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Is Kennametal Inc. (NYSE:KMT) A Risky Dividend Stock?

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Simply Wall St
·4 min read
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Could Kennametal Inc. (NYSE:KMT) be an attractive dividend share to own for the long haul? Investors are often drawn to strong companies with the idea of reinvesting the dividends. Yet sometimes, investors buy a popular dividend stock because of its yield, and then lose money if the company's dividend doesn't live up to expectations.

In this case, Kennametal likely looks attractive to investors, given its 3.6% dividend yield and a payment history of over ten years. We'd guess that plenty of investors have purchased it for the income. Remember that the recent share price drop will make Kennametal's yield look higher, even though recent events might have impacted the company's prospects. When buying stocks for their dividends, you should always run through the checks below, to see if the dividend looks sustainable.

Click the interactive chart for our full dividend analysis

NYSE:KMT Historical Dividend Yield April 14th 2020
NYSE:KMT Historical Dividend Yield April 14th 2020

Payout ratios

Companies (usually) pay dividends out of their earnings. If a company is paying more than it earns, the dividend might have to be cut. As a result, we should always investigate whether a company can afford its dividend, measured as a percentage of a company's net income after tax. In the last year, Kennametal paid out 51% of its profit as dividends. This is a healthy payout ratio, and while it does limit the amount of earnings that can be reinvested in the business, there is also some room to lift the payout ratio over time.

We also measure dividends paid against a company's levered free cash flow, to see if enough cash was generated to cover the dividend. With a cash payout ratio of 122%, Kennametal's dividend payments are poorly covered by cash flow. Kennametal paid out less in dividends than it reported in profits, but unfortunately it didn't generate enough free cash flow to cover the dividend. Were it to repeatedly pay dividends that were not well covered by cash flow, this could be a risk to Kennametal's ability to maintain its dividend.

Remember, you can always get a snapshot of Kennametal's latest financial position, by checking our visualisation of its financial health.

Dividend Volatility

From the perspective of an income investor who wants to earn dividends for many years, there is not much point buying a stock if its dividend is regularly cut or is not reliable. For the purpose of this article, we only scrutinise the last decade of Kennametal's dividend payments. During this period the dividend has been stable, which could imply the business could have relatively consistent earnings power. During the past ten-year period, the first annual payment was US$0.48 in 2010, compared to US$0.80 last year. Dividends per share have grown at approximately 5.2% per year over this time.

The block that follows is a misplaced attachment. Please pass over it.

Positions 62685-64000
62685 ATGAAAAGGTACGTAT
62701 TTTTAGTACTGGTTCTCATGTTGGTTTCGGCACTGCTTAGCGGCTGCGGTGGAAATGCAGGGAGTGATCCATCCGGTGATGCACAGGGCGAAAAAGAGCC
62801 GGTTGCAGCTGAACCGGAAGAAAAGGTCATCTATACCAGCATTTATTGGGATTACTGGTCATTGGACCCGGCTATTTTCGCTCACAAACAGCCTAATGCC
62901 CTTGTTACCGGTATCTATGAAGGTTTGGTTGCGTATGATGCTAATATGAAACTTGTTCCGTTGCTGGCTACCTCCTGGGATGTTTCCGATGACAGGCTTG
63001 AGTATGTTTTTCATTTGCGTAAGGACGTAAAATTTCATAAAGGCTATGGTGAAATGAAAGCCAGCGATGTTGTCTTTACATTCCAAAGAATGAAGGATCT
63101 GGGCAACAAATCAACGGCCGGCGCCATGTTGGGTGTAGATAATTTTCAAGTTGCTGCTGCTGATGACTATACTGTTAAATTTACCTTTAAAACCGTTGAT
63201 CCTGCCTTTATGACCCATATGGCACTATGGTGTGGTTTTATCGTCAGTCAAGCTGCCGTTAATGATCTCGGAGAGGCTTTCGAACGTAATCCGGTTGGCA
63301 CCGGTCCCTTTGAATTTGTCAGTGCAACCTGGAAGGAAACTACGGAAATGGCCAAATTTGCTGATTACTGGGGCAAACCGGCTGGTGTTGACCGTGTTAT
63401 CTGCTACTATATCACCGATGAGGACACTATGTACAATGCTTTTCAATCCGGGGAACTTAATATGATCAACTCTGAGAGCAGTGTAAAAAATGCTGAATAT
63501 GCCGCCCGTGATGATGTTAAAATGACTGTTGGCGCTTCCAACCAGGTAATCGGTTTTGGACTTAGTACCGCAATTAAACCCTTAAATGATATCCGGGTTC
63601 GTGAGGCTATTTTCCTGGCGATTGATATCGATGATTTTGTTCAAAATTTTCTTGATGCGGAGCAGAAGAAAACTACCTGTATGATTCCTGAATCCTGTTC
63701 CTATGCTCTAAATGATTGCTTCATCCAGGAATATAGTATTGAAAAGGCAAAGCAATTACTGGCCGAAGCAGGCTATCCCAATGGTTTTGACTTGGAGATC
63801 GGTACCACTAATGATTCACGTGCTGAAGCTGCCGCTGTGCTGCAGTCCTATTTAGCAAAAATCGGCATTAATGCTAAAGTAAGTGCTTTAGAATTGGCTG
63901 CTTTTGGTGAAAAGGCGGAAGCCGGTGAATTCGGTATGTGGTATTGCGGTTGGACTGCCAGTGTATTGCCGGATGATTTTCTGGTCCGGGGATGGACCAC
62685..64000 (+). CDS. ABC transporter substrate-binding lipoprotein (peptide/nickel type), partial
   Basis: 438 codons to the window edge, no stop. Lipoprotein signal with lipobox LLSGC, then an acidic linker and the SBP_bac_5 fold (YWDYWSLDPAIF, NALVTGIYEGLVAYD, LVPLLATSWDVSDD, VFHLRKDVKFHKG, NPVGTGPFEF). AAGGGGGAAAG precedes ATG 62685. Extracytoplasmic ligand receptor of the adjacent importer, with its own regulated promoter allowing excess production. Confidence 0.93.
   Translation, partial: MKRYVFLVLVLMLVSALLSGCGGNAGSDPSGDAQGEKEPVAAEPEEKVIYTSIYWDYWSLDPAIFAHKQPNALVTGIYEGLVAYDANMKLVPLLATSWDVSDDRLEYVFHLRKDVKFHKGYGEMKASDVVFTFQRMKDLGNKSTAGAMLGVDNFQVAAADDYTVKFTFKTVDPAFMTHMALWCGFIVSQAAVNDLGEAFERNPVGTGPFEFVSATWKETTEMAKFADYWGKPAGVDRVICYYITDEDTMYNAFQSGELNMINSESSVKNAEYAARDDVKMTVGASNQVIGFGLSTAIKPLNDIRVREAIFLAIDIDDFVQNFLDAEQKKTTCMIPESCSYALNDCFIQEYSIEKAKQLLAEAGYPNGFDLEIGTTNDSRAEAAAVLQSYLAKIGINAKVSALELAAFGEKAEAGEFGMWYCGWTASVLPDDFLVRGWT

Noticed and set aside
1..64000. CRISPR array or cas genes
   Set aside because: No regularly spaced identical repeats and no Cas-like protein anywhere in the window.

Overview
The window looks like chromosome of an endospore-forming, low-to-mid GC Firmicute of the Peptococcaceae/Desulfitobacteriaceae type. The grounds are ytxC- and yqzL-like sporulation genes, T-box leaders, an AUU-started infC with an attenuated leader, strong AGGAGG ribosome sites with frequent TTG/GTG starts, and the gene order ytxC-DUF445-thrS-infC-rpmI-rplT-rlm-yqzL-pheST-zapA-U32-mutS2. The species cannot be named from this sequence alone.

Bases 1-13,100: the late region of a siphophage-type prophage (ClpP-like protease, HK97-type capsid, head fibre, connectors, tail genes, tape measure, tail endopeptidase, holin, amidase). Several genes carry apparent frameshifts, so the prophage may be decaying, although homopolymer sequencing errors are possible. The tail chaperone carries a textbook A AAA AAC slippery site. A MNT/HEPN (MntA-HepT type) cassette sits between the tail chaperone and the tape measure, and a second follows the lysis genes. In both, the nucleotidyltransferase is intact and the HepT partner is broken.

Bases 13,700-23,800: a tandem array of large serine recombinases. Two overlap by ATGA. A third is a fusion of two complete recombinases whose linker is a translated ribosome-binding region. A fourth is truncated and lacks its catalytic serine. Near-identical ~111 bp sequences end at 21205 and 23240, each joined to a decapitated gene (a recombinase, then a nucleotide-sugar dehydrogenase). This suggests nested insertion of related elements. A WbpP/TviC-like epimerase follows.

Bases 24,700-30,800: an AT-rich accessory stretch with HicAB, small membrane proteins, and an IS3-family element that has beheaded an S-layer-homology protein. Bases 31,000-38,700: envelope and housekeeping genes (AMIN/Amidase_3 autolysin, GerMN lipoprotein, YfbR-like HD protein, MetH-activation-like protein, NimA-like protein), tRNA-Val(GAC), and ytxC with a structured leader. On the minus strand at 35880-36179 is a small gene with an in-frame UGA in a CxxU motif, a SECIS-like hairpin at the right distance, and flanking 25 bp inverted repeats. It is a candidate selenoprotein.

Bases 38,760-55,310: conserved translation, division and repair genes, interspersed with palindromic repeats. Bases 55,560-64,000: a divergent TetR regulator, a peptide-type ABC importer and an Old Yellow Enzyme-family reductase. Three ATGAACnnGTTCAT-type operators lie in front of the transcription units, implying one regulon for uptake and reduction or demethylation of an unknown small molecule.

Dividends have grown at a reasonable rate over this period, and without any major cuts in the payment over time, we think this is an attractive combination.

Dividend Growth Potential

While dividend payments have been relatively reliable, it would also be nice if earnings per share (EPS) were growing, as this is essential to maintaining the dividend's purchasing power over the long term. Over the past five years, it looks as though Kennametal's EPS have declined at around 4.7% a year. A modest decline in earnings per share is not great to see, but it doesn't automatically make a dividend unsustainable. Still, we'd vastly prefer to see EPS growth when researching dividend stocks.

Conclusion

Dividend investors should always want to know if a) a company's dividends are affordable, b) if there is a track record of consistent payments, and c) if the dividend is capable of growing. First, we think Kennametal has an acceptable payout ratio, although its dividend was not well covered by cashflow. Moreover, earnings have been shrinking. While the dividends have been fairly steady, we'd wonder for how much longer this will be sustainable if earnings continue to decline. In summary, Kennametal has a number of shortcomings that we'd find it hard to get past. Things could change, but we think there are a number of better ideas out there.

It's important to note that companies having a consistent dividend policy will generate greater investor confidence than those having an erratic one. At the same time, there are other factors our readers should be conscious of before pouring capital into a stock. Taking the debate a bit further, we've identified 4 warning signs for Kennametal that investors need to be conscious of moving forward.

We have also put together a list of global stocks with a market capitalisation above $1bn and yielding more 3%.

If you spot an error that warrants correction, please contact the editor at editorial-team@simplywallst.com. This article by Simply Wall St is general in nature. It does not constitute a recommendation to buy or sell any stock, and does not take account of your objectives, or your financial situation. Simply Wall St has no position in the stocks mentioned.

We aim to bring you long-term focused research analysis driven by fundamental data. Note that our analysis may not factor in the latest price-sensitive company announcements or qualitative material. Thank you for reading.